• when all the individual money pushes into that space, it’s like a firehouse at a teacup. there winds up being nothing decent left to buy.

      That’s the nature of markets. Excess returns attract competitors and competitors compete away all the excess return until everyone is earning a normal profit and weaker players get pushed out completely.

      the market has incredibly high correlation right now as it fixates on the endless stream of government and central bank binaries. this makes stock picking very hard.

      When has it ever been easy? There is an abundance of strategies around that correlation of assets these days. Which, of course, makes them even more correlated. Say, do you remember when we used to think about the impact of economic events instead of government manipulation to make decisions? Ah…the good old days.

      averaging in would have helped some, but the etf’s are not performing well lately either.

      “averaging in”? Oh no. Et tu, Morganovich, et tu?

      The thing about ETFs is you’ll do best with the most liquid ones that also charge the lowest management fee. It’s a balance. You don’t want very low management fees only to give it all up in the bid/ask spread and suffer the risk of significant deviations from NAV. As a general rule, the largest, most liquid ones will be the best bet.

      • “As a general rule, the largest, most liquid ones will be the best bet.”

        And you can trade many of those ETFs for free at Fidelity (this is not an advertisement :) )

        • Well, if you like Fidelity, feel free to advertise. They have been in competition with Vanguard and, as a result, both firms have very low management fees and transactions costs. I have always kept passive investments at Vanguard, but I’d recommend either because they both have great service and very low fees. Ah….the power of competition.

      • methinks-

        “When has it ever been easy?” the late 90′s were incredibly easy. if you could not pick tech stocks from 1995-99, you likely needed a new profession.

        even 2003-7 was easy and 2008 was easy to see coming if you were paying attention.

        but this tape is different and i think many are finding it much more difficult. traditional indicators like rate spreads are worthless. government and CB intervention in markets is rampant and unprecedented in scale. you have to watch DC and brussels more than even the gdp or jobs figures. every month there are 2-3 huge up days and that’s the whole game. miss them and you miss the whole gain.

        i miss just being able to look at the economy and the individual stocks and make a call. having to follow big government and outrageously activist CB’s adds some nasty complexity to the system.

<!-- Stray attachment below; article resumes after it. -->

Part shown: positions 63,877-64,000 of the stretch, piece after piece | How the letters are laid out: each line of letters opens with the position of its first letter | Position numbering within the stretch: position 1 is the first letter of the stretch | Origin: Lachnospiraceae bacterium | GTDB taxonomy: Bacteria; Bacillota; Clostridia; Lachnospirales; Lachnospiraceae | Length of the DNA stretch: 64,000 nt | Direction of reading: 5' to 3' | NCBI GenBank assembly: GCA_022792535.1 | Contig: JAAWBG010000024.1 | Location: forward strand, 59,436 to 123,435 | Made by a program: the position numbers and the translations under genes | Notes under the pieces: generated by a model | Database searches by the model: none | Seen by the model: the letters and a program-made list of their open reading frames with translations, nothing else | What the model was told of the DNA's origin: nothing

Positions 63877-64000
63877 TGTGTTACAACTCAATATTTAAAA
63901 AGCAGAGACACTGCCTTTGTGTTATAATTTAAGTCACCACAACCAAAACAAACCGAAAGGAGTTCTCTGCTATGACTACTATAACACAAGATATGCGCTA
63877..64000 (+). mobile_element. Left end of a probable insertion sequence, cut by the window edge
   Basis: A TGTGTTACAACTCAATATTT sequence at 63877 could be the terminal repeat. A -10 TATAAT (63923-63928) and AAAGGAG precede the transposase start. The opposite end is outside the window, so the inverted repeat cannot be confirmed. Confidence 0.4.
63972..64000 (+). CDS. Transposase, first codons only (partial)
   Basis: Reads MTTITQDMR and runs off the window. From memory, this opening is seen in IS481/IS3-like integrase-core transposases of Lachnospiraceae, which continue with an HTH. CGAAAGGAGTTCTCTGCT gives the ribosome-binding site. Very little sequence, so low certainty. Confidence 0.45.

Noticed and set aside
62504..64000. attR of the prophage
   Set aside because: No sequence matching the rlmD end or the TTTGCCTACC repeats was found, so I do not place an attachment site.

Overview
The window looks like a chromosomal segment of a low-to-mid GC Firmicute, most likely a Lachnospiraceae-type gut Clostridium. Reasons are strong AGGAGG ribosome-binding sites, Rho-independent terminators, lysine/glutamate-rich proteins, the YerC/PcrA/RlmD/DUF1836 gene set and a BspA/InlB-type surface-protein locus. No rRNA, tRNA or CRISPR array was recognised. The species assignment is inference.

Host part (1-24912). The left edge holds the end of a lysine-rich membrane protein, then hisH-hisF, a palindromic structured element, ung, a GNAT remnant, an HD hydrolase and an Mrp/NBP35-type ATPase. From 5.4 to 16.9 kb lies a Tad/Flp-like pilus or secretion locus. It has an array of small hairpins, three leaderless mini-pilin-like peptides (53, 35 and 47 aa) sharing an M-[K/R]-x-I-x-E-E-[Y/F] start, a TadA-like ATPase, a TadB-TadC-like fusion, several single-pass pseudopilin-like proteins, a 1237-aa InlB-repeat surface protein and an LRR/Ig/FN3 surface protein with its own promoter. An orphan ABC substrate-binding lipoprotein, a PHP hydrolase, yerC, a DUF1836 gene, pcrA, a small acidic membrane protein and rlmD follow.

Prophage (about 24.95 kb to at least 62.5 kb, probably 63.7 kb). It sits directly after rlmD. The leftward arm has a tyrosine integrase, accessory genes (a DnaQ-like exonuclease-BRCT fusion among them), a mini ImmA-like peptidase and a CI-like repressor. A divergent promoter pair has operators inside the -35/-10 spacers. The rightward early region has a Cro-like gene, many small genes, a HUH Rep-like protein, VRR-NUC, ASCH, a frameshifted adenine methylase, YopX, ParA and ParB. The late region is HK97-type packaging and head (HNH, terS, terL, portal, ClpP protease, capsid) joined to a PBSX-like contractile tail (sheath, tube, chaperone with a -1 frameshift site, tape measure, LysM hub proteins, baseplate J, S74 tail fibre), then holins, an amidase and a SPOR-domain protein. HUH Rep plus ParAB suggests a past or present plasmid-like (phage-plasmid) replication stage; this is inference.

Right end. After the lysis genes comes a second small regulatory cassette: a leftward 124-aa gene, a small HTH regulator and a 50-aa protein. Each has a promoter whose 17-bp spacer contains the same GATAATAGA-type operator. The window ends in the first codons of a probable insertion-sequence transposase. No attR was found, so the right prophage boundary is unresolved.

and no, i do not average in. fear not.

        my investment philosophy is almost precisely the opposite of the bogelheads.

        i take very concentrated positions in single companies when they are deeply out of favor and traffic almost entirely in microcaps. “average in” is not even somehting we think about. we try to be very tactical and very aggressive. it’s a rifle shot, not a machine gun.

        that said, we do this all day. like you, it’s our jobs. if i spent an hour a week figuring out my investments, i would need to use a VERY different strategy and therefore think that most people ought to.

        etf’s and averaging in may be the best plan if you are not an expert and just want to out some money away every month. it’s gotta be better than dealing with the kind of hack brokers that would service an account of less that $1,000,000 or playing newsletter roulette with motley fool or any of the pay to read guys. if you have 1-2 hours a week to figure out your investments, concentrated positions in micro caps would literally be financial suicide.

        the one counter argument to your “size is good” philosophy seems to be that size also kills. if you are just mimicking an index, it’s a little better, but following huge assets into an index means the index is unlikely to be cheap.

        it’s much worse for active managers though, especially in mutual funds. size kills. wall st is an asset allocation system that keeps giving anyone who can outperform more and more money until they cannot outperform anymore. thus, when looking at active managers, it’s better to go smaller if you have faith in the guy and then get out when he becomes a “name” and is glutted with assets.

        • We trade a wide range of securities from derivatives to equities around the world, but our concentration has always been in medium to low liquidity securities. We make so much money because we provide a scarce resource (liquidity) in that part of the market. The biggest problem is risk management and that’s where our proprietary innovations have allowed us to reduce the risk in capturing that edge.

          What we do can most appropriately be described as statistical arbitrage, so stock picking is anathema to me. It’s a completely different mindset that I left behind when I stopped being an equity analyst. It was never clear to me if any successful picks resulted from luck or from skill. But, that is not a judgement of your strategy, just a difference in our approaches. I don’t invest in anything but a statistical relationship between assets and you are an investor in companies.